I was talking to my team in Dubai this morning, announced cases this week are the highest yet and up about 50% on last week. Doesn’t sound well under control to me – perhaps that is why Steve Harvey is a comedian?

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    cwoodward
    Participant

    Agreed a ‘Sweeping statement’ but a largely correct one.
    Dubai clearly has a problem which is very possibly due to greatly increased testing and a substantial drop in mask wareing

    “We are seeing an increase, and this is particularly relevant for the Gulf countries, as there’s been an increase in the testing capacity,” Richard Brennan, WHO’s regional emergency director for the Eastern Mediterranean, said on a conference call on Tuesday. “Associated with that, there’s been an active outreach to the community members to encourage them to be tested.”

    Confirmed 21,084 +698
    Recovered 6,930
    Deaths 208

    I have a brother-in-law in Dubai who has the virus and is in hospital. We speak to him every day of course and he relates that many people have stopped routinely wearing masks or properly distancing over the past couple of weeks. BTW He seems to be doing OK at the moment but it is early days for him.


    Roger
    Participant

    Actually, from what I have read, medical opinion regarding the efficacy of masks is divided and certainly not as cut & dried as would seem to be implied in some of these posts.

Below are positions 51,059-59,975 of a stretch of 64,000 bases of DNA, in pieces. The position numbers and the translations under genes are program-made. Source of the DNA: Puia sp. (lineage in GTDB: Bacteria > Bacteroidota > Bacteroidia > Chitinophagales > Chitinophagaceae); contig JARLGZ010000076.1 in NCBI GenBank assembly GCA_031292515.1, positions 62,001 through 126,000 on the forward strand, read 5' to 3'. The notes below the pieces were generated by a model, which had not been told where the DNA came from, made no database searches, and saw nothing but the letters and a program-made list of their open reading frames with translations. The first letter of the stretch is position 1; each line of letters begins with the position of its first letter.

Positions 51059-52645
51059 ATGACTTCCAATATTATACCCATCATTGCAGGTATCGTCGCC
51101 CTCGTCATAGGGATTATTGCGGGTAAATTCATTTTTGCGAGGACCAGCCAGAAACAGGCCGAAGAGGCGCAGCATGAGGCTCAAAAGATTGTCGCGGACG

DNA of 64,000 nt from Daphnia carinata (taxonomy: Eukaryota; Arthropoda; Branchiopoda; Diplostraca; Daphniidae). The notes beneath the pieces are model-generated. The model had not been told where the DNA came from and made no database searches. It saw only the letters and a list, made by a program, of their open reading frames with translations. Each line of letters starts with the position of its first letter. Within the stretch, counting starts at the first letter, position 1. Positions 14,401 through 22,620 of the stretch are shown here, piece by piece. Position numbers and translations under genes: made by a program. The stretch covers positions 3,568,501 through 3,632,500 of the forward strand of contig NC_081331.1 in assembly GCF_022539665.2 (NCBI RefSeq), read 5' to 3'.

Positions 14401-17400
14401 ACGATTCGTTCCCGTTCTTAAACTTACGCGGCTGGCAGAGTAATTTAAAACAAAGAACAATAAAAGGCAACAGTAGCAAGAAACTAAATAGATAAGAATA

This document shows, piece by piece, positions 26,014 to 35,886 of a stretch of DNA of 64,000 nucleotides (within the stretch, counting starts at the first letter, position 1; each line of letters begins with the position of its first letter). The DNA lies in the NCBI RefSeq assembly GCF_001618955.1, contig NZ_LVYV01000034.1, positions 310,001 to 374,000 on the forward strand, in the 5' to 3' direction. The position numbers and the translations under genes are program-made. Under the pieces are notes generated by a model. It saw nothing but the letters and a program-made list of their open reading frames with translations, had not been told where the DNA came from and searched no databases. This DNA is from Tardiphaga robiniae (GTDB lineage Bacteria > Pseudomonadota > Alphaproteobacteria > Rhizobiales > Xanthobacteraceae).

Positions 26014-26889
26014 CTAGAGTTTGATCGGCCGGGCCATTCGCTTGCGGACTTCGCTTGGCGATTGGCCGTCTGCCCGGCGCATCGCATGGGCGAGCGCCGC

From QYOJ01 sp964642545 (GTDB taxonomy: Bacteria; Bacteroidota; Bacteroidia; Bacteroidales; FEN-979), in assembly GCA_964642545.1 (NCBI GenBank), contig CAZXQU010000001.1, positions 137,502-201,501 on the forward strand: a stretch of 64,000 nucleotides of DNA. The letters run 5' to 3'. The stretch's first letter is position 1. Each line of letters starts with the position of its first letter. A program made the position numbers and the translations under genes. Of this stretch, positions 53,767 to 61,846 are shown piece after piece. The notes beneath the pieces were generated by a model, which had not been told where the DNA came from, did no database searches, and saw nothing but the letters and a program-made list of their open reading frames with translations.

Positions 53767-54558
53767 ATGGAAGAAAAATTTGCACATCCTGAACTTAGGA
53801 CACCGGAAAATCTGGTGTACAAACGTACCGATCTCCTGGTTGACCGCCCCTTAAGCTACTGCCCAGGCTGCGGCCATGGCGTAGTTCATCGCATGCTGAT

The virus particles are minute, and several orders of magnitude smaller than the holes in all face coverings, so it is not at all clear what purpose wearing a mask serves other than perhaps to provide a ‘comfort blanket’ to oneself and others.

    And 2 metre distancing is not a universally recognised requirement – the exact distance varies from country to country.

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    canucklad
    Participant

    a mask serves other than perhaps to provide a ‘comfort blanket’ to oneself and others.

    And 2 metre distancing is not a universally recognised requirement – the exact distance varies from country to country.

    Sum’s up , why as travellers we pretty much cork screwed ….Every individual country adopting a different approach or interpretation of their own medical experts has led us to a global situation that makes the current situation here in the UK between our own 4 countries seem like a walk in the park.

    Too many ego’s (both leaders and experts) creating so much noise that clarity and common sense is being drowned out.

    So much so that Paranoia is fast becoming more dangerous than the Virus itself. Governments need to ratify agreements to allow us to live with invisible menace and get on with our lives.

    If anyone saw the report of the Japanese Cruise Ship experiment you’ll know what I mean !

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    Roger
    Participant